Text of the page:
You’d better believe it when we say that the delivery industry is one of the sexiest and most forward-thinking around. It’s no wonder that we at SoPick are a part of this exciting time for the industry, a time when the older and slower “traditional” companies are being replaced by technology-driven and forward-thinking companies focused on what deliveries of the future will bring.
As more and more people shop online, and as the world gets smaller in terms of supply chain, deliveries are becoming all the more important. This has come at a time when big data is being gathered on a scale never seen before, and technology is being used to revolutionize whole industries.
We’ve taken a look at some of the big things happening in the delivery industry, and what exciting changes the not-too-distant future may bring.
Amazon’s fantastic flying warehouse
A small wave was created when Geekwire spotted an Amazon patent that involves affixing parachutes to products, to make drone deliveries safer and more efficient. That was nothing compared to their flying warehouses that will send drones to your door. This fantastical patent filed by the internet giants describes “urban fulfillment centers” that will hold inventory and be placed in optimal locations. Much like a beehive, drones will autonomously arrive, load up, and deliver in an endless loop. And food deliveries? Not a problem! Temperature controlled models are already being planned.
The filing gave an example of a large sporting event. A flying warehouse will be stationed nearby stocked with snacks and merchandise, ready to make seamless deliveries to fans below. The patent even went so far as to cover specialized shuttles, advertising, and a connected network that allows all the various components to communicate with one another in real time.
Amazon certainly have an eye on the future, as their recent Amazon Go concept showed. For those that need reminding, Amazon Go “is a new kind of store with no checkout required. We created the world’s most advanced shopping technology so you never have to wait in line. With our Just Walk Out Shopping experience, simply use the Amazon Go app to enter the store, take the products you want, and go! No lines, no checkout”. They even add a “No, seriously” for good measure.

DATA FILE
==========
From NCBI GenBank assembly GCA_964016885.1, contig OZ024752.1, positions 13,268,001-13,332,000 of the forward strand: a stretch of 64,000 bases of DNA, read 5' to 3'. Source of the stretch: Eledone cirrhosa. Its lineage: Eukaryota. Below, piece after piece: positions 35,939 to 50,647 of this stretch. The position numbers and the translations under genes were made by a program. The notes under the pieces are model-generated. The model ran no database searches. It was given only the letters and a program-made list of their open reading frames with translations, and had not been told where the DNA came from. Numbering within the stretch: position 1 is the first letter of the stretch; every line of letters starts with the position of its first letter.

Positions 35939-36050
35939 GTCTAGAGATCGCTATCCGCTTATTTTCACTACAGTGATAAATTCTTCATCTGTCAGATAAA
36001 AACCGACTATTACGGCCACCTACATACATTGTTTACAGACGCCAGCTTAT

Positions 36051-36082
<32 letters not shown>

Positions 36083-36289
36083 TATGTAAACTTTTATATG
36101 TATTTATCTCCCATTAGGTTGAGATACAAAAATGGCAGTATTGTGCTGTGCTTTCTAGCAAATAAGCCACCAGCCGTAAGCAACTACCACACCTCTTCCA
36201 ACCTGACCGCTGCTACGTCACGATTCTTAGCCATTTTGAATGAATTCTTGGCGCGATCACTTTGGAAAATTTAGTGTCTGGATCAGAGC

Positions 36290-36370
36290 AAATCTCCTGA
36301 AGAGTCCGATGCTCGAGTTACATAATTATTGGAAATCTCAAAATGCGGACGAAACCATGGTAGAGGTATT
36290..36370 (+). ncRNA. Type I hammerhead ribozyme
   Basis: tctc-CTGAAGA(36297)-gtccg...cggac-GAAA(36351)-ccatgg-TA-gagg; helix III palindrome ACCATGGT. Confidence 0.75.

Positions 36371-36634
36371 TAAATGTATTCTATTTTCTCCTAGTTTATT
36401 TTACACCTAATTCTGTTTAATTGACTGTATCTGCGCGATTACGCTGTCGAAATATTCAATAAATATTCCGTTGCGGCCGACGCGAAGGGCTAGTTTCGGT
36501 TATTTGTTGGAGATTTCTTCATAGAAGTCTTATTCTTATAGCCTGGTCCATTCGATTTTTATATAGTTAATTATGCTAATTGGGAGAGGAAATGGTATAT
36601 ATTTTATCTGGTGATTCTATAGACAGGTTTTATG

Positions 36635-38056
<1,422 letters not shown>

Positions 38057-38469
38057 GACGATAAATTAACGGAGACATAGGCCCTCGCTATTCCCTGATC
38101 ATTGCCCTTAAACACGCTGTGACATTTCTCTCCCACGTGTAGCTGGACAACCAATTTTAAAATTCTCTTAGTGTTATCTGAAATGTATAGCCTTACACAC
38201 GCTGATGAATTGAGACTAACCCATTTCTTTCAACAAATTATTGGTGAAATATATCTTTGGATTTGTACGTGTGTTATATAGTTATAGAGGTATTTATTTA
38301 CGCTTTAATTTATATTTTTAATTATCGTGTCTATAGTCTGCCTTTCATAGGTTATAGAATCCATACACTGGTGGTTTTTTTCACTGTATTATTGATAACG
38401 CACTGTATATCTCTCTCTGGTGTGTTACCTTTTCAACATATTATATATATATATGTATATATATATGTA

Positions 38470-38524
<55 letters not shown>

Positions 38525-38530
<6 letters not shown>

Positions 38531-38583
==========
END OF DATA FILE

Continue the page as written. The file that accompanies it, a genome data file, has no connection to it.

There was a time when people didn’t believe that Amazon Dash buttons would become a reality. Perhaps flying warehouses are closer than many may think.
Sticking with Amazon and their futuristic patents, another forward-thinking idea they have is a variation on the traditional warehouse. Instead of large, single-story warehouses that are traditionally used in the industry, they envision huge, vertical, beehive-shaped drone centers located in major cities. They call these “multi-level fulfillment centers” and would accommodate thousands of orders every day.
Tesco, the UK’s largest retailer, has successfully trialled robotic deliveries, partnering with Starship Technologies. The robot, equipped with cameras and sensors, can climb curbs and even work in snow. The company also conducted trials with Postmates in Washington, D.C., and DoorDash in Redwood City, California.
The world of autonomous trucks has been getting a lot of exposure recently. Indeed, the likes of Tesla, Google and Uber have all thrown their hats in the ring in a bid to become market leaders in this exciting space. What people often forget, is that almost every item we order online has spent time on the back of a massive truck, driven by one of the 1.7 million truck drivers in the US. Environmental activists have long been calling out the industry for high emissions, and the industry is plagued by safety issues, high turnover and low wages.
So it’s natural that this is an industry crying out for a technology-led change. Tesla of course has focused on an electric truck prototype. Alphabet-owned Waymo is duking it out in court with Uber, who purchased autonomous driving tech company Otto. Starsky robotics is one of the companies offering after-market autonomization retrofit kits, Volvo and Mercedes have entered the race, and of course Amazon is developing their own solution.
The driving itself isn’t the only area where the trucking industry is developing. Nikola Motor Company hopes to introduce hydrogen-powered trucks, Embark plans to assist drivers on long drives, and there are many other exciting companies all looking at this high-potential industry.
The other side of Coin
There are of course other sides to the story. Many critics believe that Amazon’s ideas are not practical, and are being used to garner free publicity. Similarly, Starship’s robots have a long way to go before they are actually feasible in the real world. They currently have to be accompanied by handlers, and there are concerns over injuries to passers-by, theft, and many other issues.
Similar issues are being faced by the trucking industry; battery technology, regulations, and other limitations are tempering expectations.
An Eye on the Future
At SoPick, we side with the thinkers of tomorrow. Sure, massive flying warehouses might not happen tomorrow, but without expanding our horizons and pushing the boundaries, we as a society would never innovate and improve.
Our tech-focused, people-centered solution allows full integration across all your favorite devices, and lets you order, track, and deliver seamlessly. Anyone can order a pick-up, and everyone can be a SoPick courier. It’s about convenience, speed, ease-of-use and peace-of-mind.
As a technology company focused on revolutionizing the world of deliveries, we believe that we’re perfectly placed to take this industry forward; not just tomorrow, but today.